Jack Straw on the Possibility of a Military Strike Against Iran: “War is not an option.”Posted: March 31, 2013
This is a very interesting piece by Jack Staw, the former UK Foreign Minister. Before I get to his real substantive points, I have to say that when I first read this, and saw Straw quoting from the UN Charter and giving an analysis of international law in the first few paragraphs, I was shocked at the hypocrisy of the man. This is the same Jack Straw, after all, who infamously rejected the legal advice of his own excellent legal adviser, Sir Michael Wood, when Straw was Foreign Minister and Sir Michael clearly advised him that the 2003 invasion of Iraq was in violation of the same sources of international law Straw now quotes. Read this story on that little bit of history. So I don’t know if Straw is now trying to re-create his image, after having been fully a party to Britain’s involvement in that imprudent and disasterous war. Maybe he sees this as the only way he’ll ever be part of another Labour government in the future. In any event, it smelled funny to me.
On a more minor legal point, I don’t agree with his legal assessment that Iran’s failure to declare Natanz and Arak before 2003 constituted a violation of the NPT. As I’ve explained previously, if anything this was an instance of non-compliance with Iran’s IAEA CSA and no more.
But here are the real substantive analyses and conclusions of this particular piece, with which I do very much agree:
I have never been complacent about a nuclear-armed Iran, which is why I devoted so much time to negotiations with the country. My own best judgment is that Iran’s Supreme Leader, Ayatollah Khamenei, who controls the nuclear dossier, probably wants to create the intellectual capacity for a nuclear weapons system, but will stop short of making that system a reality. If I am wrong, further isolation of Iran would follow; but would it trigger nuclear proliferation across the Middle East? Not in my view. Turkey, Egypt and Saudi Arabia “have little to gain and much to lose by embarking down such a route” is the accurate conclusion of researchers from the War Studies Department of King’s College London.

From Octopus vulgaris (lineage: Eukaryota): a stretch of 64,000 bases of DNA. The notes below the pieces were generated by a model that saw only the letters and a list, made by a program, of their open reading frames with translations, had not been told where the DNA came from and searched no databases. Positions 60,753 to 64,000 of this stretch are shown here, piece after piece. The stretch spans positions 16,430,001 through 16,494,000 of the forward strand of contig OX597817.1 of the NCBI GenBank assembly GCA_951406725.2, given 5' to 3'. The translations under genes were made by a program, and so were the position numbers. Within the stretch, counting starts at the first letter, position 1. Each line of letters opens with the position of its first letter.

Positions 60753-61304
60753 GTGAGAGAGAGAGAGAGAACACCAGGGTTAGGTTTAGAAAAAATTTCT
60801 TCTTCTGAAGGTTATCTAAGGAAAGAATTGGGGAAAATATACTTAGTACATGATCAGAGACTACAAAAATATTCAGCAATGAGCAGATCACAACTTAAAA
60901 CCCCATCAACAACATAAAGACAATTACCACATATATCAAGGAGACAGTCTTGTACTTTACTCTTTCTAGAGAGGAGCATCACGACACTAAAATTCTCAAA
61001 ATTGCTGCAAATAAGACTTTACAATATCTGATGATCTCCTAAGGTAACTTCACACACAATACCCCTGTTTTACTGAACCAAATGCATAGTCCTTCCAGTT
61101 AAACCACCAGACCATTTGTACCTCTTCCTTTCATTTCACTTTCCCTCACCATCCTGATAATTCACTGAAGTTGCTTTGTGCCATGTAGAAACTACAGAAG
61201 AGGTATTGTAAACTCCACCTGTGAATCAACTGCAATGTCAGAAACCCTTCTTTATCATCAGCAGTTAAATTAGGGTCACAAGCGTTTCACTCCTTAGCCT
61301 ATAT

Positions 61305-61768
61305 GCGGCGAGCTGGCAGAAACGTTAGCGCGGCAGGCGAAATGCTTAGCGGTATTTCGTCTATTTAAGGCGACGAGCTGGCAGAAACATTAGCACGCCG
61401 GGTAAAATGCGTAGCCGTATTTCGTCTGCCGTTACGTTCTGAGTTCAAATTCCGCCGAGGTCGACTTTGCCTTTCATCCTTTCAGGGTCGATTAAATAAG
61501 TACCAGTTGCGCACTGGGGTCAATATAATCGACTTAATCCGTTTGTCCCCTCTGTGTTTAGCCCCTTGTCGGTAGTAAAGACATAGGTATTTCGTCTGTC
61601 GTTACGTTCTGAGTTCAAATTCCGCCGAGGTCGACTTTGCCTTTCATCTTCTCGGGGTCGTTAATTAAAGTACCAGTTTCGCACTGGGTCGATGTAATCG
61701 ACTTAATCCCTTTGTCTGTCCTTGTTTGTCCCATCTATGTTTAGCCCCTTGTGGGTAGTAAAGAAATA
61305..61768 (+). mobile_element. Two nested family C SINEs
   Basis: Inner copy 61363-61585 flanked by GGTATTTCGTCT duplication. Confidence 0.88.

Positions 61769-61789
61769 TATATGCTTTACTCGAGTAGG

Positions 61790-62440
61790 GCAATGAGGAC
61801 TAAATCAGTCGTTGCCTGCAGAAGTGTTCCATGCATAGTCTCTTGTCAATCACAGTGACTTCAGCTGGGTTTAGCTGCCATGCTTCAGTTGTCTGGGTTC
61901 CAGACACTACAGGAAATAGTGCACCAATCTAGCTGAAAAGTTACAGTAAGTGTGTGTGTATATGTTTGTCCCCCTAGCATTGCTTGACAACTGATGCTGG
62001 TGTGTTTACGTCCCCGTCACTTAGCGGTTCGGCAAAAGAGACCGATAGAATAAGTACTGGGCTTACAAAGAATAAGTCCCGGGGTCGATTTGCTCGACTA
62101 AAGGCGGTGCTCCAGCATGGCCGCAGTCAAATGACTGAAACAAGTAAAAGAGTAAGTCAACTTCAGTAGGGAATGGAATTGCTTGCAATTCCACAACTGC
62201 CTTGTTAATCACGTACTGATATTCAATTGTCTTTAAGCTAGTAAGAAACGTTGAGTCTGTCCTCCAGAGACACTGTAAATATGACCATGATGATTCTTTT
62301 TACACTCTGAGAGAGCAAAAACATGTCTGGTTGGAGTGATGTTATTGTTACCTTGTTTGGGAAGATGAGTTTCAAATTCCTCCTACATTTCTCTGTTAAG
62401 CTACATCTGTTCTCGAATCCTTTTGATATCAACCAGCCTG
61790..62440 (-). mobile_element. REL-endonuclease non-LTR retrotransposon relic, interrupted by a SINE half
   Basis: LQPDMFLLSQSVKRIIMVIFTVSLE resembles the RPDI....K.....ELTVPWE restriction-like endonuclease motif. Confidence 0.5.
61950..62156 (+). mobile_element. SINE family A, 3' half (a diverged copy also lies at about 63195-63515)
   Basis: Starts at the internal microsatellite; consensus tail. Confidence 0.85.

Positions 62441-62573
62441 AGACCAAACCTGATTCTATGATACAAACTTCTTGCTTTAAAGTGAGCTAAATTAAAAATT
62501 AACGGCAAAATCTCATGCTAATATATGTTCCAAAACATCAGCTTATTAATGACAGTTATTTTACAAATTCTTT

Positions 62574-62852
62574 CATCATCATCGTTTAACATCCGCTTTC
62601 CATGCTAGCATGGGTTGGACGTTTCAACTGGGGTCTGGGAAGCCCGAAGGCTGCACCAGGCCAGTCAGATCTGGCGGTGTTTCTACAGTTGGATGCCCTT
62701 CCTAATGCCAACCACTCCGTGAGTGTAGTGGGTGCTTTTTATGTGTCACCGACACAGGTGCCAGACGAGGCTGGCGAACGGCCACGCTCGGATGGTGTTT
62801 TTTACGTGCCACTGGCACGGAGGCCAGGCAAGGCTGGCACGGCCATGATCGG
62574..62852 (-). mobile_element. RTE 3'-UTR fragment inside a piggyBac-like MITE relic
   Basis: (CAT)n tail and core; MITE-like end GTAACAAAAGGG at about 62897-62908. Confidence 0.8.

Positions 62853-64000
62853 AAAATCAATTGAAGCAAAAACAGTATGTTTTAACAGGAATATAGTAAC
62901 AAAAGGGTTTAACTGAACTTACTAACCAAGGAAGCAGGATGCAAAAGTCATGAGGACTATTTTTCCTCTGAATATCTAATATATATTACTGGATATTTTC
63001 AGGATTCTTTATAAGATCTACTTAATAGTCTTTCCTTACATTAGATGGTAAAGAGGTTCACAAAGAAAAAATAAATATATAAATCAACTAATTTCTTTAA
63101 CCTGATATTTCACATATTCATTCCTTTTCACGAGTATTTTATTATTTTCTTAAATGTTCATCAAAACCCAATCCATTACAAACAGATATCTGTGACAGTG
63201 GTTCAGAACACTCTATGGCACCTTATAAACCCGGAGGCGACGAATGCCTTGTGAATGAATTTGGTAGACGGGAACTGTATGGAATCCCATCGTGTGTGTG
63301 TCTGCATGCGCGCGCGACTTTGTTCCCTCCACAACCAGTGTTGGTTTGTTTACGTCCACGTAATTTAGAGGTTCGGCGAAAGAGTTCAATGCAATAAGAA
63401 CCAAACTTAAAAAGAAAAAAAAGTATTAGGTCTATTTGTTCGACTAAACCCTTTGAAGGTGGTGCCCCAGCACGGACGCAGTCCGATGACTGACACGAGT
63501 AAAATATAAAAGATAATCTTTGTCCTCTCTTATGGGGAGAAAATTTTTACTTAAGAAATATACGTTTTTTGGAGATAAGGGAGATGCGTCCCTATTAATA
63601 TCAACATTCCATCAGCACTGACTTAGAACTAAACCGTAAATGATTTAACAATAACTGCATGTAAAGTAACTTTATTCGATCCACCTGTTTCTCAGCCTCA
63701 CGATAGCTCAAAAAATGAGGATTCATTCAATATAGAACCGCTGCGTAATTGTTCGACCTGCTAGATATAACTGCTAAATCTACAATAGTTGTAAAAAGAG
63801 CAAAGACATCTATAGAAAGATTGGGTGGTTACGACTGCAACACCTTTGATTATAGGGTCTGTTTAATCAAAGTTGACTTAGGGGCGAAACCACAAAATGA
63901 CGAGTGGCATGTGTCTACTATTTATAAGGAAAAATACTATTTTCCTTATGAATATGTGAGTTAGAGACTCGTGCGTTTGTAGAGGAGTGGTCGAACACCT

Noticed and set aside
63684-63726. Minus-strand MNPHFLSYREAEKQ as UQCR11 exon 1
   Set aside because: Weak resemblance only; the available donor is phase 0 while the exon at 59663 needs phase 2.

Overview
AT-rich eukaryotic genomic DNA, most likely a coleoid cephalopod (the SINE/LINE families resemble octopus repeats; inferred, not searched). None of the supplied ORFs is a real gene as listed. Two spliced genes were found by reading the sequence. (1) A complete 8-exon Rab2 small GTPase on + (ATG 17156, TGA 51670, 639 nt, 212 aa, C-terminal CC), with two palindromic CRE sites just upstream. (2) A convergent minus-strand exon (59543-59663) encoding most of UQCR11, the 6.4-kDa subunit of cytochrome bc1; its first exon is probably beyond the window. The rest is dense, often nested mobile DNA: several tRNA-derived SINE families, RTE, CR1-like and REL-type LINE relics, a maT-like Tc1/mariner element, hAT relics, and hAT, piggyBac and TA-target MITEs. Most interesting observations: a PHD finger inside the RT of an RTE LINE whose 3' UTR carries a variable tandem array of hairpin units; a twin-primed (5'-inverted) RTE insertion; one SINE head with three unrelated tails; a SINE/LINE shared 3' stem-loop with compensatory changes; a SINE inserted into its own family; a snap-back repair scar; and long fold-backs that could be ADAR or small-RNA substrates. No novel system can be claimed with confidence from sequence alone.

In any event, a nuclear-armed Iran would certainly not be worth a war.
There has been no more belligerent cheerleader for the war party against Iran than Benjamin Netanyahu, Israel’s prime minister. Netanyahu was widely expected to strengthen his position in the January elections for the Israeli parliament, but lost close to a third of his seats. The electorate seemed to take more heed of real experts such as Meir Dagan, a former head of Mossad, Israel’s external intelligence agency, and Yuval Diskin, a former chief of Shin Bet, its internal security agency.
In 2011, Dagan described an Israeli attack on Iran as a “stupid idea”. More significantly, both Dagan and Diskin have questioned the utility of any strike on Iran. Diskin says there’s no truth in Netanyahu’s assertion that “if Israel does act, the Iranians won’t get the Bomb”. And Dagan is correct in challenging the view that if there were an Israeli attack, the Iranian regime might fall. “In case of an attack [on Iran], political pressure on the regime will disappear. If Israel will attack, there is no doubt in my mind that this will also provide them with the opportunity to go ahead and move quickly to nuclear weapons.” He added that if there were military action, the sanctions regime itself might collapse, making it easier for Iran to obtain the materiel needed to cross the nuclear threshold.
As with the reality of a nuclear-armed North Korea, the international community would have to embark on containment of the threat if, militarily, Iran did go nuclear. But these hard-boiled former heads of the Israeli intelligence agencies are right. War is not an option.